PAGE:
This landmark in low-budget independent filmmaking is about a 7-year-old boy who runs away from home after being pranked by neighborhood kids into thinking he has killed his older brother. François Truffaut — whose coming-of-age masterpiece The 400 Blows (1959) borrows liberally from the film's Coney Island sequences — credited director Morris Engel's street-photography techniques with inspiring the guerrilla aesthetics of the French New Wave movement. Historical significance aside, Little Fugitive contains charmingly rendered life lessons about work ethic and the importance of sibling responsibility.
The Day the Earth Stood Still (1951, G):
There's no better intro to the world of science fiction than this flick, which was unimaginatively remade in 2008 as an often violent action movie, starring Keanu Reeves. Seek out the original. A precursor to Steven Spielberg's Close Encounters of the Third Kind, Robert Wise's Cold War classic, about a UFO that lands in the middle of Washington, D.C., features an alien life form that carries a rational message of mutual assured preservation, not destruction. Even if the film's Red Scare politics fly over the heads of youngsters, they'll surely identify with the preteen character who discovers the truth about the mysterious visitors before any of the adults do.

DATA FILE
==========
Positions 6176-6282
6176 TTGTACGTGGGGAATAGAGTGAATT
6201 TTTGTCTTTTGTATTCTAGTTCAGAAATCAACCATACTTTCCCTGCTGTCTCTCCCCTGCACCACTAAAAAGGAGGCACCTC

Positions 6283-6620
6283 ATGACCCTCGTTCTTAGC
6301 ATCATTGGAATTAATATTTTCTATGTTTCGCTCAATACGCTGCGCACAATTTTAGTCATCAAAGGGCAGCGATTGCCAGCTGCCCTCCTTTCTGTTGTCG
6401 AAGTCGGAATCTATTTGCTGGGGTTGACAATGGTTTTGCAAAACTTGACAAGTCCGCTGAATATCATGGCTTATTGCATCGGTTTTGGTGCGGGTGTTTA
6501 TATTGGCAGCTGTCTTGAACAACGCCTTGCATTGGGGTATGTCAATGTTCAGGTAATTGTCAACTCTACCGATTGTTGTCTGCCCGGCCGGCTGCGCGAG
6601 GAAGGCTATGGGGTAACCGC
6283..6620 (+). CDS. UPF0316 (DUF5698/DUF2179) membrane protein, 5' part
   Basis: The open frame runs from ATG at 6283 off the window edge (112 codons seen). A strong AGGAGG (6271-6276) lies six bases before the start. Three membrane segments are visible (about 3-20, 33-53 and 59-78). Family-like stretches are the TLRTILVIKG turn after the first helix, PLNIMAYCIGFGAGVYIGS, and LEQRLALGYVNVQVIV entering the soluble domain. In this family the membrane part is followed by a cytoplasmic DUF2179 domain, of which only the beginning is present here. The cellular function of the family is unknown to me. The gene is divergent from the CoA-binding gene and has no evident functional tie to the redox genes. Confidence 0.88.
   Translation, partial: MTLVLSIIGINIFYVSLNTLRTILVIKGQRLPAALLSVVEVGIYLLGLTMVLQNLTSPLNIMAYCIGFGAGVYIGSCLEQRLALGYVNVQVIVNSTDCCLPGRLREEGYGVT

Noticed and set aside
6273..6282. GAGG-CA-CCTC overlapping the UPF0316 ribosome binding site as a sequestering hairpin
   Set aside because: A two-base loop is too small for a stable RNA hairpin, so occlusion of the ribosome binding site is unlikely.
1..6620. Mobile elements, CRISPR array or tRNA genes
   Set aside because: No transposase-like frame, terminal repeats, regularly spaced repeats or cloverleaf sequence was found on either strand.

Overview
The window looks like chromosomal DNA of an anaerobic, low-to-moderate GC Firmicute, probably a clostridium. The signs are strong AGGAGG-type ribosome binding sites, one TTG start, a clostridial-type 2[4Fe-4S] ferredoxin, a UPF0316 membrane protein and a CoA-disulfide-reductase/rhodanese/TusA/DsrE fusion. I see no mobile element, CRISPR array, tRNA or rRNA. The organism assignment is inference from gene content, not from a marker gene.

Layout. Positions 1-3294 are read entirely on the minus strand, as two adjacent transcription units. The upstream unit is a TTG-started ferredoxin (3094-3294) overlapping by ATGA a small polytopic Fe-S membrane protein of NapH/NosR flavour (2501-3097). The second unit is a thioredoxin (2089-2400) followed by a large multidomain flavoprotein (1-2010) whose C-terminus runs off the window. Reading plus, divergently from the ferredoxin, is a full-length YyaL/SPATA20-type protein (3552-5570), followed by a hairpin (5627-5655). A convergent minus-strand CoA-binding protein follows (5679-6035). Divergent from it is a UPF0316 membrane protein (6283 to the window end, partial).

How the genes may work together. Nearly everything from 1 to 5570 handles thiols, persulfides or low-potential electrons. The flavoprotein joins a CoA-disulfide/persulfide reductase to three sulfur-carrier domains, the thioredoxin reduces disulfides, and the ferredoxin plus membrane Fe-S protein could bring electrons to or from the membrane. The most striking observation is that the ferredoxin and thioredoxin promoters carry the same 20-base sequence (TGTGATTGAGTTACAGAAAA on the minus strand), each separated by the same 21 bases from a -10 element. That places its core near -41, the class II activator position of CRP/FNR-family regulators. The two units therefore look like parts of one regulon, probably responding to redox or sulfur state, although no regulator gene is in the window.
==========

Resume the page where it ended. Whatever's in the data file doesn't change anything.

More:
With all due respect to the young Scorsese's cinematic epiphany, there's no better starter Western than Shane. One of the archetypal films of the genre, George Stevens' meticulously directed oater stars Alan Ladd as a reformed gunslinger reluctantly forced to defend a family of Wyoming homesteaders against a greedy cattle baron. As seen through the eyes of a precocious 8-year-old (the Oscar-nominated Brandon de Wilde), the action assumes a mythical, larger-than-life grandeur. The film contains a pair of non-gory gunfights and the granddaddy of all barroom brawls.